www.biblestudymanuals.net /apcrypha.htm   (3281 words)

  
 Who decided what books got into the Bible?
The Old Testament itself says that collections of inspired and recognized books were being put in the ark of the covenant (Deuteronomy 31:9-11,24-26; 1 Samuel 10:25) and then the temple (2 Kings 22).
For the core of the New Testament including the four Gospels, Acts, the thirteen epistles of Paul, 1 John, and 1 Peter there was virtually no serious question raised about their canonical authority.
Jesus affirmed the prevailing Jewish view that the Old Testament was made up of "the law, the prophets, and the Psalms" (Luke 24:44), which was the common manner of referring to the three-fold division of the 39 books of the Old Testament.
www.new-life.net /faq000.htm   (3168 words)

  
 Canon of The New Testament
The Syriac church’s earliest canon of New Testament consisted of either 4 gospels or Diatessaron, Acts and 14 Paul’s epistles.
Thus by itself, none of New Testament books cannot prove its canonicity and if we rely on the testimony of the Christians in the first and second century, they too may have different opinion on particular book.
In fact, this council listed both Old and New Testament books; unfortunately (for him) their New Testament books did not include Revelation, the book which becomes the background of "A Woman Rides the Beast".
mafg.home.isp-direct.com /bible02.htm   (2984 words)

  
 Alibris: Apocrypha
This edition of "The Septuagint with Apocrypha" (the ancient Greek translation of the Hebrew Old Testament and the apocryphal books of the same linguistic origin) gives the complete Greek text along with a parallel English translation by Brenton.
A new edition of our classic, The Other Bible, including a new index, new cover, and a new introduction from the author to bring The Other Bible up to date.
The Apocrypha consists of the books that are found in the Greek version of the Jewish Bible--the Septuagint, the earliest complete version of the Bible we possess--but that were not included in the final, canonical version of the Hebrew Bible.
www.alibris.com /search/books/subject/Apocrypha   (1087 words)

  
 Apocrypha (WebBible Encyclopedia) - ChristianAnswers.Net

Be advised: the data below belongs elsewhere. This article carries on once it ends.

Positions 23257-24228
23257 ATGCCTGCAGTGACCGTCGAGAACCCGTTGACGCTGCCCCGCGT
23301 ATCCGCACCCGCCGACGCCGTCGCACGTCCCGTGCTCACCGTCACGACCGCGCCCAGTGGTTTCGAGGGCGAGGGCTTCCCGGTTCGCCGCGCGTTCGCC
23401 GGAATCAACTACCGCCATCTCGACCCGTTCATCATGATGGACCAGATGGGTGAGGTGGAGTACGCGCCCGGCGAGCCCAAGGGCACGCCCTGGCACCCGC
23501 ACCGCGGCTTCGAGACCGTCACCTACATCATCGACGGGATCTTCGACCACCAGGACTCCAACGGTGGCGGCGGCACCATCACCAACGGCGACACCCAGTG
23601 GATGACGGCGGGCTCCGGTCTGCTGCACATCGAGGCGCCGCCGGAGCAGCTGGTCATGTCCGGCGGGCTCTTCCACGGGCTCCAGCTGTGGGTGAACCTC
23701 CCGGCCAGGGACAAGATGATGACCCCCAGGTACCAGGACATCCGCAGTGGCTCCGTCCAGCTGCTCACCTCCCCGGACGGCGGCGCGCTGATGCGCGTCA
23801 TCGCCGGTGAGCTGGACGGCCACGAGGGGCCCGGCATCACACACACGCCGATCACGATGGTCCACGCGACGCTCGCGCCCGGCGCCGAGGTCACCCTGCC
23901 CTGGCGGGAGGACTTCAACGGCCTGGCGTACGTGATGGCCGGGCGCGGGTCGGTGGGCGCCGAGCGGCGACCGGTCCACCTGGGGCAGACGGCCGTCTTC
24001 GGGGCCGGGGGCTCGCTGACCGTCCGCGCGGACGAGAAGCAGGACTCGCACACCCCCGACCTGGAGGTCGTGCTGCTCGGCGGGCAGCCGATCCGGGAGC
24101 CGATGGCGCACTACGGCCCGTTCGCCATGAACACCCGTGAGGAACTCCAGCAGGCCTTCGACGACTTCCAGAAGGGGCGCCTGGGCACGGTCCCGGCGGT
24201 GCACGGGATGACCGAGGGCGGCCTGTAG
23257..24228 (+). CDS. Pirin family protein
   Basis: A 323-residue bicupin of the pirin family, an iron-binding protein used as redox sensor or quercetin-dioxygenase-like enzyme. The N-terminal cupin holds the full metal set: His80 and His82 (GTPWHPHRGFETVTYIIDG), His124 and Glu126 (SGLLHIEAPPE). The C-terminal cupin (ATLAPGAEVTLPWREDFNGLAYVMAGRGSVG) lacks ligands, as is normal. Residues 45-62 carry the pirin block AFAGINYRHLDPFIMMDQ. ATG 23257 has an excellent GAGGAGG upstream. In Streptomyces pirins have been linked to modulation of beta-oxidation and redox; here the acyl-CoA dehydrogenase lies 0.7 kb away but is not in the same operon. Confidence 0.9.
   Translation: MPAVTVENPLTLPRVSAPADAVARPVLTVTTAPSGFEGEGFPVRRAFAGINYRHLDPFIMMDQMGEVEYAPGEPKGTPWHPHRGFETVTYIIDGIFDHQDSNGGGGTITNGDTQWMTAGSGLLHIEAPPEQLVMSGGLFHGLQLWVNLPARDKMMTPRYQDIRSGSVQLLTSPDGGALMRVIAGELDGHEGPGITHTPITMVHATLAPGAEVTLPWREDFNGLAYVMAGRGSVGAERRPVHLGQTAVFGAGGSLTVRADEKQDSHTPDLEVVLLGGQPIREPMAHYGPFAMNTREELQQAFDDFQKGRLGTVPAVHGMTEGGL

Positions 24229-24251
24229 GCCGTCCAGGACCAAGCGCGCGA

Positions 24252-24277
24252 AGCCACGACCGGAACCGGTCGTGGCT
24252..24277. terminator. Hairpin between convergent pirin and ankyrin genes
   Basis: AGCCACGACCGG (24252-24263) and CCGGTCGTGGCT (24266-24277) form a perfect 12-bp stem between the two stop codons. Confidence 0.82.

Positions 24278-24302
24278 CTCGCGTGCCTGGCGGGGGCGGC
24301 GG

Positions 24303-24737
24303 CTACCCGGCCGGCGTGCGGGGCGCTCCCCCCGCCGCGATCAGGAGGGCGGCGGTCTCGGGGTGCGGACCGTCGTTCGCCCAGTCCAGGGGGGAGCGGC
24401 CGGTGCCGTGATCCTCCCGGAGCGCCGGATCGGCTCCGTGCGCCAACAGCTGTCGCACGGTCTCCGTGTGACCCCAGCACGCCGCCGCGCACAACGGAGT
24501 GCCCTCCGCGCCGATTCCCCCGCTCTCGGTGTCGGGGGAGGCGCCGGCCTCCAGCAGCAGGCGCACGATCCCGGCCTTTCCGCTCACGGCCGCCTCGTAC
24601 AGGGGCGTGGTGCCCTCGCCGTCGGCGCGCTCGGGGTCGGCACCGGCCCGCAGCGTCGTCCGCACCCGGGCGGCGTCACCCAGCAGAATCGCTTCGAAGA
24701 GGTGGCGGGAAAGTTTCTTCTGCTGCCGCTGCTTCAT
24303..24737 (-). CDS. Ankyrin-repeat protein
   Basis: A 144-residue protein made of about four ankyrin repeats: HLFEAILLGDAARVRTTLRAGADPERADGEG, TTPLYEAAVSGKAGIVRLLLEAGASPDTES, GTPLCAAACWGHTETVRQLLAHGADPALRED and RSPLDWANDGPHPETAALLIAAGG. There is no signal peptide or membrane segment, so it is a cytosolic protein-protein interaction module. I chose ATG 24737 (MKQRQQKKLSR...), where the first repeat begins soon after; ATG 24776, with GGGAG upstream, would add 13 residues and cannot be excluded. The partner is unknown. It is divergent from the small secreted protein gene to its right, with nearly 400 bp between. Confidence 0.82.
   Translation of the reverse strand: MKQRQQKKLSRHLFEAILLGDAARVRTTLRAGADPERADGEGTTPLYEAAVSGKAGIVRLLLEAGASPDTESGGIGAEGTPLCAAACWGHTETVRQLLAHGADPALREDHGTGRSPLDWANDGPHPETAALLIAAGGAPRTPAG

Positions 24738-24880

They are not once quoted by the New Testament writers, who frequently quote from the LXX.
The New Testament Apocrypha is very extensive and bears distinct evidences of its non-apostolic origin.
The Apocrypha and Pseudepigrapha can be read on-line.
www.christiananswers.net /dictionary/apocrypha.html   (327 words)

  
 Apocrypha: New Testament Apocrypha, the missing books of the Bible
All New Testament Apocrypha that I can trace online are stored and indexed here at comparative-religion.com, in the Christianity section.
So far as I can tell from my researches, this is the most complete such collection of New Testament Apocrypha on the internet - of all of the missing books of the Bible.
IMPORTANT NOTICE - all of the New Testament Apocrypha files, listed below and which are followed an asterisk, are copyrighted works and are used only with express permission.
www.comparative-religion.com /christianity/apocrypha   (357 words)

  
 The Books of The Apocrypha: A Study Outline
The Old Testament Canon Was Established At A Meeting Of Rabbis At Jamnia In AD 90.
The New Testament Canon was adopted in three sessions.
To the Smyrneans Warns against belittling the sufferings of Christ and the new doctrines of heretics.
www.ubfellowship.org /archive/readers/apocraph.htm   (3652 words)

  
 Catholic Culture : Library : Most Theological Collection : Browse
In the form found in Greek, Latin, and Syriac, the Apostles have already left, but at her request are transported back on clouds.
Pope Pius XII defining the Assumption did not rest at all on these dubious accounts; rather, he ignored them in his survey of the development of the belief, and appealed instead to a facet of the virtually unanimous patristic New Eve tradition.
Peter, Gospel of, an apocryphal gospel of which a large fragment was found in 1886 in the tomb of Akhmim in Upper Egypt.
www.catholicculture.org /docs/most/getwork.cfm?worknum=224   (5483 words)

  
 Apocrypha
However the term Apocrypha often refers to a much wider selection of books, than merely those that are in the Roman Catholic Bible.
Some people today use the term "Apocrypha", when all they mean is books that sound religious but were never a part of the Bible.
Apocryphal books were also rejected because the Jews refuse to recognize any books outside of the 39 books of the Old Testament (for inclusion into their Old Testament), and also because Jesus Christ never quoted nor used ANY apocryphal book.
www.exorthodoxforchrist.com /apocrypha.htm   (1548 words)

  
 New Testament Apocrypha
It also introduced briefly a character called Berenice, or Veronica, who was to feature in a much later medieval legend as the woman who wiped Christ's face with her handkerchief, leaving the impression of his face on the sacred relic.
The New Testament Acts of the Apostles is also curiously inadequate in providing the necessary mythology of the early founders of the church.
It is from apocryphal texts, some dating from as early as the second century, but many adapted much later, that the stories of the lives and martyrdoms of the apostles were created.
medievalwriting.50megs.com /word/newapocrypha2.htm   (661 words)

  
 New Testament Bibliographic Introduction
The analytical concordance to the New Revised Standard Version of the New Testament.
The new Strong's exhaustive concordance of the Bible.
New Testament exegesis, a handbook for students and pastors.
www.library.yale.edu /div/ntbi.htm   (402 words)